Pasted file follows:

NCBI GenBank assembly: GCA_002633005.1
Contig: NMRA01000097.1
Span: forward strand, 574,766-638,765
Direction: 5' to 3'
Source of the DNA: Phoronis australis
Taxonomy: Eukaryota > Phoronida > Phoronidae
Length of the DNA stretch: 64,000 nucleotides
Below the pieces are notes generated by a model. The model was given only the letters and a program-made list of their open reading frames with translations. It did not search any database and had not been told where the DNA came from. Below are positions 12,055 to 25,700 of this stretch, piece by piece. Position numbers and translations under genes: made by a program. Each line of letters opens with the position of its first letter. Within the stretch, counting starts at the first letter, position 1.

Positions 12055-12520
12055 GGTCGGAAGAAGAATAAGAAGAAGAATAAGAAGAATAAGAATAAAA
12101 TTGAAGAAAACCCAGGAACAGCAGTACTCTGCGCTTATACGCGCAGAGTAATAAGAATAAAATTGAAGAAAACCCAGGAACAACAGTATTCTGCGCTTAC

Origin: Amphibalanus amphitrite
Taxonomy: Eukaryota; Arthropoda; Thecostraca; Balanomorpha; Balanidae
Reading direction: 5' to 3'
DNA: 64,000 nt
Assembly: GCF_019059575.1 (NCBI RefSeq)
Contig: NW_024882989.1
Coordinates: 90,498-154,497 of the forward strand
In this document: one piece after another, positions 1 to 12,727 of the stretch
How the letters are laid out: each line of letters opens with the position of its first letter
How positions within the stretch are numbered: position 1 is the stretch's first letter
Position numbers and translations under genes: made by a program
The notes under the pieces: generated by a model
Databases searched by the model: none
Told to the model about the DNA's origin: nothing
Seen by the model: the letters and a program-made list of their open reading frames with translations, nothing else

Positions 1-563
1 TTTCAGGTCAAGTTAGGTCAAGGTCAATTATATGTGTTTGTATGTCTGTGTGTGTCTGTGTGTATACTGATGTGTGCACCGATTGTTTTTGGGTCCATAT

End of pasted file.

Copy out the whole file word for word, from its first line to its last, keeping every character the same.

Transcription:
NCBI GenBank assembly: GCA_002633005.1
Contig: NMRA01000097.1
Span: forward strand, 574,766-638,765
Direction: 5' to 3'
Source of the DNA: Phoronis australis
Taxonomy: Eukaryota > Phoronida > Phoronidae
Length of the DNA stretch: 64,000 nucleotides
Below the pieces are notes generated by a model. The model was given only the letters and a program-made list of their open reading frames with translations. It did not search any database and had not been told where the DNA came from. Below are positions 12,055 to 25,700 of this stretch, piece by piece. Position numbers and translations under genes: made by a program. Each line of letters opens with the position of its first letter. Within the stretch, counting starts at the first letter, position 1.

Positions 12055-12520
12055 GGTCGGAAGAAGAATAAGAAGAAGAATAAGAAGAATAAGAATAAAA
12101 TTGAAGAAAACCCAGGAACAGCAGTACTCTGCGCTTATACGCGCAGAGTAATAAGAATAAAATTGAAGAAAACCCAGGAACAACAGTATTCTGCGCTTAC

Origin: Amphibalanus amphitrite
Taxonomy: Eukaryota; Arthropoda; Thecostraca; Balanomorpha; Balanidae
Reading direction: 5' to 3'
DNA: 64,000 nt
Assembly: GCF_019059575.1 (NCBI RefSeq)
Contig: NW_024882989.1
Coordinates: 90,498-154,497 of the forward strand
In this document: one piece after another, positions 1 to 12,727 of the stretch
How the letters are laid out: each line of letters opens with the position of its first letter
How positions within the stretch are numbered: position 1 is the stretch's first letter
Position numbers and translations under genes: made by a program
The notes under the pieces: generated by a model
Databases searched by the model: none
Told to the model about the DNA's origin: nothing
Seen by the model: the letters and a program-made list of their open reading frames with translations, nothing else

Positions 1-563
1 TTTCAGGTCAAGTTAGGTCAAGGTCAATTATATGTGTTTGTATGTCTGTGTGTGTCTGTGTGTATACTGATGTGTGCACCGATTGTTTTTGGGTCCATAT